The speed of rotation of the subservient magnets is dependent in part upon the rate of relative motion between the two sets of magnets and upon the spacing of the master magnet poles and the cups 22. The spacing preferably is such that the subservient magnets contained within the sample cups turn continuously and at a relatively uniform rate of speed. Since each cup 22, for example, has a generally hemispherical lower end, a subservient magnet tends to ride with its ends in sliding engagement along a circular path with the hemispherical wall. Each subservient magnet is constrained in this manner generally to rotate about its longitudinal midpoint centrally of the lower end of the cup containing it. The continued rotation of the subservient magnets, whether unidirectional or reciprocable, imparts an effective stirring action to the material in the cups.

Meanwhile, as each cup is presented at the sampling station,

22 from which a sample is conventionally aspirated. At the same time, column 58 moves forwardly because of its connection through crossarm 56 with the tube 44 and is immersed in an adjacent cup, specifically a preceding cup that has already been sampled, as illustrated best in FIGS. 16 and 21. The loosely held retrieving magnet 60 normally rests on the bottom of column 58 due to its weight and is free to attract and retain magnetically the subservient magnet 24 within a cup 22 through the open bottom end of the column.

When the tube 44 is retracted over the wash receptacle 51, column 58 naturally follows, as shown in FIG. 22. Similarly, when the tube is next pivoted downwardly and into the receptacle 51 to be cleansed, striker plate 63 engages pin 61 (FIG. 19), since the column 58 follows the same motion. Upon further downward movement of column 53, plate 63 forces pin 61 and the attached retrieving magnet 60 to a retracted, inoperative position within the column and thereby breaks the magnetic hold of magnet 60 on the recaptured subservient magnet 24 which drops into the recovery box 64 (FIG. 20). Thereafter, plate llll moves one more cup position, and the sampling and recovery procedures as just. described are repeated.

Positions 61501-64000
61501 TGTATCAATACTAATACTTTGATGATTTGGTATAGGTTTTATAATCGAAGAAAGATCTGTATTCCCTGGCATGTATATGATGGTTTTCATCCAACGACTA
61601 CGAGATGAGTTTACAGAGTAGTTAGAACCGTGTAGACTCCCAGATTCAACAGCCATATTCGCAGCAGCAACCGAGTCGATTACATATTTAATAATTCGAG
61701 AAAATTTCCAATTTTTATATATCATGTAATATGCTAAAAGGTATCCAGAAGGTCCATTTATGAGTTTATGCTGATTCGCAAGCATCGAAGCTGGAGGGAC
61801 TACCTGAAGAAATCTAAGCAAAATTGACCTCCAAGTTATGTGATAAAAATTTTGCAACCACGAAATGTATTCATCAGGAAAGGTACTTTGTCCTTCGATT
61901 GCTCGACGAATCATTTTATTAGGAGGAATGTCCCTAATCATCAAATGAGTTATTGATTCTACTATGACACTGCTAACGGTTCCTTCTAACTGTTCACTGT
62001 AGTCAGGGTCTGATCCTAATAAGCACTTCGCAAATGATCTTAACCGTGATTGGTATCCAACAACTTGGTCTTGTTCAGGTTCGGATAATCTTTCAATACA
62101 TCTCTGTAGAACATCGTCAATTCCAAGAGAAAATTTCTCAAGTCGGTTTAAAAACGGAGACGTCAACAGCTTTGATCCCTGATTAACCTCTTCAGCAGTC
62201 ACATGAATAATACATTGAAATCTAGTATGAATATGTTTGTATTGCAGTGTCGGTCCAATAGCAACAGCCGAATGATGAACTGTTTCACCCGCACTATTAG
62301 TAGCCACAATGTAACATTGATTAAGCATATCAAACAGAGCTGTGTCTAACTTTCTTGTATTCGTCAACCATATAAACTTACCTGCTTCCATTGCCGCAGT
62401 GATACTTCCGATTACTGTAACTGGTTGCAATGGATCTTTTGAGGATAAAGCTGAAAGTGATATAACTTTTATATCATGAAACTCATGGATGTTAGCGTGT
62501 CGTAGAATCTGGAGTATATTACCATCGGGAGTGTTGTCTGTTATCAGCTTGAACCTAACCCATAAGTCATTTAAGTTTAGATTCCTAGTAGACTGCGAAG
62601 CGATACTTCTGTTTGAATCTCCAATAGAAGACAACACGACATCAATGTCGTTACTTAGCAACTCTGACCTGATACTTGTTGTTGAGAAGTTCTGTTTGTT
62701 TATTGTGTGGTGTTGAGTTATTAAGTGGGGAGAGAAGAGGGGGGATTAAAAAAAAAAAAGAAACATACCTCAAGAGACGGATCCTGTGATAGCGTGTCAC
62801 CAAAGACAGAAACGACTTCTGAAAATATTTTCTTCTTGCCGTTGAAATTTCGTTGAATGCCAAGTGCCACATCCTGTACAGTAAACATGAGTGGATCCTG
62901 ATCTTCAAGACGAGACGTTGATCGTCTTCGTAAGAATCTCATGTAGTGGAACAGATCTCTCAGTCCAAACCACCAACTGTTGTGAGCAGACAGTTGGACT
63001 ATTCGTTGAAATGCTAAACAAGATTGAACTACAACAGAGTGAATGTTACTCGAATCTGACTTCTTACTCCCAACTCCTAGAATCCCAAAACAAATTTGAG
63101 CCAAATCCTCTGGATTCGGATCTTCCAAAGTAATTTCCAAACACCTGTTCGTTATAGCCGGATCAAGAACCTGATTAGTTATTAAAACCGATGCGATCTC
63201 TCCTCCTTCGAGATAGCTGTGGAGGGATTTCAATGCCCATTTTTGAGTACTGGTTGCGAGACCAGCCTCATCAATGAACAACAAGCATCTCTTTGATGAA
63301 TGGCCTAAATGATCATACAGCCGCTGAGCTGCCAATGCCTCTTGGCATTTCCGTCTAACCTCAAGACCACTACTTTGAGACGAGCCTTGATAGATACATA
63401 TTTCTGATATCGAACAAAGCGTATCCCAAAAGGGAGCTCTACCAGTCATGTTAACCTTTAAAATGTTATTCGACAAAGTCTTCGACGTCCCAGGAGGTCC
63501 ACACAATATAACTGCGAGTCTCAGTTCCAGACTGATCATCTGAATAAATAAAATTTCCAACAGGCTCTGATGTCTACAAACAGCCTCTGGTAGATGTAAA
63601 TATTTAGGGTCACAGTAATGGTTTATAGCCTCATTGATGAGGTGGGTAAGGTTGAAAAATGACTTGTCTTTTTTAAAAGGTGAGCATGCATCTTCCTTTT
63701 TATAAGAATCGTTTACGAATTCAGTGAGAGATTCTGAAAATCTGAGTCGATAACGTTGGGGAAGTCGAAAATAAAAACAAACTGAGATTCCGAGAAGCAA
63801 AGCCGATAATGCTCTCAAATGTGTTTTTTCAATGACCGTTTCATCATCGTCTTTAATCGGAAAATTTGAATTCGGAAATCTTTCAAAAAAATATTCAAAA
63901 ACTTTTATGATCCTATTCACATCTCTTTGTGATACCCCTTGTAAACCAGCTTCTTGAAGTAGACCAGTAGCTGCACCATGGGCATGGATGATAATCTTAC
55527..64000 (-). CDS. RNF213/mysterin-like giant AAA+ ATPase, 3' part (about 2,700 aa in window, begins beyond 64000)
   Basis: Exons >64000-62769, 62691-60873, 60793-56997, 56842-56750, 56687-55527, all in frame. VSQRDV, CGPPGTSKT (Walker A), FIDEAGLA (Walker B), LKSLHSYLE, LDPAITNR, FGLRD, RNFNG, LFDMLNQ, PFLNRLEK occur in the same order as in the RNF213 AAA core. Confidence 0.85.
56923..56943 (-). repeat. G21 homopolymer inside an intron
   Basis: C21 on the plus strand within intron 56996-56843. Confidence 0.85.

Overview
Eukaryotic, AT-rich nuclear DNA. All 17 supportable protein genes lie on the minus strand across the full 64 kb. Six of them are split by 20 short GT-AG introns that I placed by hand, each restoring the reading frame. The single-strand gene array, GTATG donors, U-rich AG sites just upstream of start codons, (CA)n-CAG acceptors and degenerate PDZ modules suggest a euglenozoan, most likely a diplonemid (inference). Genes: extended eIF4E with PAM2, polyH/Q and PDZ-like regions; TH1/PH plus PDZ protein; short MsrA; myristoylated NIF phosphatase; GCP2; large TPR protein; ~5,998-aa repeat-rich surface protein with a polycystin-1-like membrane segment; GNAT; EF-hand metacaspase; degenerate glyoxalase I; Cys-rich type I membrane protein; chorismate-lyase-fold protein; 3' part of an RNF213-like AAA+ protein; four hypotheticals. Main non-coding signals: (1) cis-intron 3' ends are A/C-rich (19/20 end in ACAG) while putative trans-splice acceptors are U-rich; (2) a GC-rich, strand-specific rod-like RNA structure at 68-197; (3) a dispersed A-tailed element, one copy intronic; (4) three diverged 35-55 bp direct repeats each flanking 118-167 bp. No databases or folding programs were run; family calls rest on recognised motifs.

In place of the master magnets, other electrical components which produce and/or provide a succession of alternately north and south magnetic poles passing by the subservient magnets in sample cups may be employed to effect the stirring action. For example, a stator coil, such as one used in a conventional electrical induction motor, can be positioned along the path of the subservient magnets. The movement of positive and negative magnetic forces circumferentially of the coil causes the subservient magnets to stir material in the cups as previously described.

Those skilled in the art will appreciate that various other changes and modifications can be made in the preferred form described herein without departing from the spirit and scope of the invention.

I claim:

ll. Stirring or agitating apparatus including a container adapted to hold material to be stirred or agitated, a first clipolar magnet freely held within said container for independent movement to provide a stirring action by such movement of the magnet itself, a plurality of second dipolar magnets supported seriatim and in fixed relationship to each other along a path, and means to move the container and said path of second dipolar magnets relatively to each other, so that the poles of said first dipolar magnet are magnetically coupled to the poles of successive ones of the second dipolar magnets along said path to induce said movement of the first dipolar magnet within the container.